Monday, 7 June 2004 05:30 PM GMT
A German study which appeared in last month's Digestive Disease Week (DDW 2004), Louisiana shows over 40% response rates.
Hepatitis C patients may respond to a combination of green tomatoes and mistletoe extracts when interferon fails according to a German study which appeared in last month's Digestive Disease Week (DDW 2004), Louisiana.
Harald Matthes, MD, medical director and chief of the Department of Gastroenterology at Havelhohe Hospital for Anthroposophically Extended Medicine in Berlin, Germany, presented the findings on May 16th at Digestive Disease Week 2004 (DDW).
He found that treatment with a mix of herbs that includes extracts of mistletoe and green tomato may lead to a sustained response in patients with hepatitis C (HCV) for whom treatment with pegylated interferon?alpha has failed or is contraindicated.
Hepatitis C is a disease featuring inflammation of the liver due to infection with hepatitis C virus. Hepatitis C infects an estimated 170 million persons worldwide and 4 million persons in the United States. Currently, the preferred treatment is pegylated interferon together with ribavirin. Studies have shown sustained cure rates of 75% or better in people with genotypes 2 or 3 HCV (which is easier to treat) and about 50% in those with genotype 1.
The new combination
Mistletoes are parasitic plants with a root-like system imbedded in their host to extract food and water. The extracts used were mistletoe extract (Viscum album), and oral extracts of green tomato (Solanum lycopersicum) and Hepatodoron (Fragaria vesca and Tritis vinifer).
The mistletoe extract is thought to activate CD4 T helper?1 cells to induce an HCV?specific immune response, and the Hepatodoron stimulates liver regeneration.
The green tomato contains alkaloids that induce apoptosis through the caspase 8 pathway. This is important because HCV blocks heaptocyte apoptosis, which is required to clear infected cells from the liver.
The objective of the current German study is to achieve HCV-RNA-PCR negativity after 1 or 2 years of treatment and 6 months of follow up, documentation of side effects, fibrosis -parameter (PIIIP) and the quantitative course of HCV-RNA-PCR.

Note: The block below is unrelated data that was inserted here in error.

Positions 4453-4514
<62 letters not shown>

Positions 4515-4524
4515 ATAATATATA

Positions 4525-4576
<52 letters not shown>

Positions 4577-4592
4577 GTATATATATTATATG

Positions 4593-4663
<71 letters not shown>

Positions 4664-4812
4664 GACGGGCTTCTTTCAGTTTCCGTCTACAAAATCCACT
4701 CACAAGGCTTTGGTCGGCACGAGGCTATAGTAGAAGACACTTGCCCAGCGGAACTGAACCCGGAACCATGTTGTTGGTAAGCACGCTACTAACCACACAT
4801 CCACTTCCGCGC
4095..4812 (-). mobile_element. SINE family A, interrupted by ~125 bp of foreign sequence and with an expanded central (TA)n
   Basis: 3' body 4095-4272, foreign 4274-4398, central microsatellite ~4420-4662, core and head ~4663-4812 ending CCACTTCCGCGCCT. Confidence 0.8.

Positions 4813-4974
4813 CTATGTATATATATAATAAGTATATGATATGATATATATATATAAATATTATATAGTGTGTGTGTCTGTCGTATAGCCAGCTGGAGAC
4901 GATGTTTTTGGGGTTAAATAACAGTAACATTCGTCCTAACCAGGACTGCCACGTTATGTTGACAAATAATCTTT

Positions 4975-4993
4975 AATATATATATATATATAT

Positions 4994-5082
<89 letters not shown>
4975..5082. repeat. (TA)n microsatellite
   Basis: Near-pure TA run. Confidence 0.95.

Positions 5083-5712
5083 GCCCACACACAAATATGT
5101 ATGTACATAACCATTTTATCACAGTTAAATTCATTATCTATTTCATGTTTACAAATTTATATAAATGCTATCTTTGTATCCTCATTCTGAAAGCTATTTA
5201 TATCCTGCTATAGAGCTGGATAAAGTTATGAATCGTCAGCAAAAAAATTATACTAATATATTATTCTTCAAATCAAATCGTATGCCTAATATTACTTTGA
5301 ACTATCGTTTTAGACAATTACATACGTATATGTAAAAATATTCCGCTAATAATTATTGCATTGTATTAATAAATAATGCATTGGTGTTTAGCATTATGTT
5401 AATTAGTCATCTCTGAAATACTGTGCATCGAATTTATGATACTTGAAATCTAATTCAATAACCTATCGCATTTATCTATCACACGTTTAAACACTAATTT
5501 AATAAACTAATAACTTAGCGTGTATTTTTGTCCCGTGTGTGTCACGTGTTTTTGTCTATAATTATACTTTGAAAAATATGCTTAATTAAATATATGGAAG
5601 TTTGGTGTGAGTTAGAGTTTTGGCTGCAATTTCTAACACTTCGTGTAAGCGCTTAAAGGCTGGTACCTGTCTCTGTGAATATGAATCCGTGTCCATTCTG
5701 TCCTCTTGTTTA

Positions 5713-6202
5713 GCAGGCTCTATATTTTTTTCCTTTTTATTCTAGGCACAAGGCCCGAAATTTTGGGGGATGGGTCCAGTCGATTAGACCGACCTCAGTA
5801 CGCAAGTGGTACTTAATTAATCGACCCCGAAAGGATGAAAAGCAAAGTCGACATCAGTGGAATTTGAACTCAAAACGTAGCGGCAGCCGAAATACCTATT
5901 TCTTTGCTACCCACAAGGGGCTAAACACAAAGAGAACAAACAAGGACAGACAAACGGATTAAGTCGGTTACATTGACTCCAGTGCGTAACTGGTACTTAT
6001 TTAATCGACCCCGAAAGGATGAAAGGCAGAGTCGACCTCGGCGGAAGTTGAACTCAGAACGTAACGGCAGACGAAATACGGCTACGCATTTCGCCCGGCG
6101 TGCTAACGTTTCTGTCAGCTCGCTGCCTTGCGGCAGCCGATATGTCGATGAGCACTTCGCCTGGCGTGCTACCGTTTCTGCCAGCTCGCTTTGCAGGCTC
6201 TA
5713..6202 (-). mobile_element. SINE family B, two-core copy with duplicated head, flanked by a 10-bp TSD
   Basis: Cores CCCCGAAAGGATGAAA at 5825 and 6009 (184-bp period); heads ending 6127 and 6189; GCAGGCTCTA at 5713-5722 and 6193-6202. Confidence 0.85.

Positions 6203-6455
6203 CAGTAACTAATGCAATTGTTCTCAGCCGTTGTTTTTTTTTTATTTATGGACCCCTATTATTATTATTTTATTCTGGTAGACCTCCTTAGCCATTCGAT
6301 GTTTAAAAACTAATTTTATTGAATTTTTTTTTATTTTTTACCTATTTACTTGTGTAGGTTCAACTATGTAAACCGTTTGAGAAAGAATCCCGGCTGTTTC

Up to now, 85 patients with chronic hepatitis C (> 6 months) with increased transaminases and positive HCV-RNA-PCR values have been included. 43 patients had a liver biopsy before therapy; 27 patients failed interferon therapy. Genotype was determined in all patients.
Initially mistletoe was administered 3 times per week subcutaneously; concomitantly, Hepatodoron 3 x 2 tablets were given. After 14 days Solanum lycopersicum Herba D3-4 tablets were applied. Duration of therapy was 12 (78 patients) - 24 months (64 patients).
78 of 85 patients terminated the therapy. 14 patients (18%) were HCV-RNA-PCR negative after 12 months. After 24 months 20 patients (25%) showed a sustained response. 44 patients (56%) were non-responders. No essential side effects were observed.
Transaminases and PIIIP-values decreased significantly during therapy (p<0,05). Virus load did not decrease continuously but in those patients with HCV-RNA-PCR negativity it decreased below the limit of detection, independent of the initial level. 2 patients had shown a so-called 'break through' phenomenon.
After 12 months, 18% were complete responders, 49% were partial responders and 33% were nonresponders. After 1 more year of treatment and an additional 6 months' follow?up, the corresponding rates were 44%, 28% and 28%.
The advantage of mistletoe therapy is the absence of side effects and
its cost effectiveness.
About 60% of patients exhibited local responses to the injection, but otherwise adverse events were mild and uncommon. Mistletoe is used in the treatment of about 60 percent of cancer patients in Germany, so its safety profile is well established.
The researchers estimate that the cost to treat each patient who achieves a complete and sustained response is $5,600 with the herbal extracts, compared with $28,000 for interferon therapy. However, some experts cautioned mistletoe treatment could induce heaptocyte apoptosis, which could be quite dangerous for patients with an impaired hepatic reserve.
In the US subcutaneous injections of mistletoe are considered a drug rather than a dietary substance, and have not been approved by the FDA.
Digestive Disease Week is jointly sponsored by the American Association for the Study of Liver Diseases, the American Gastroenterological Association, the American Society for gastrointestinal Endoscopy, and the Society for Surgery of the Alimentary Tract.
Dr. Tamer Fouad, M.D.
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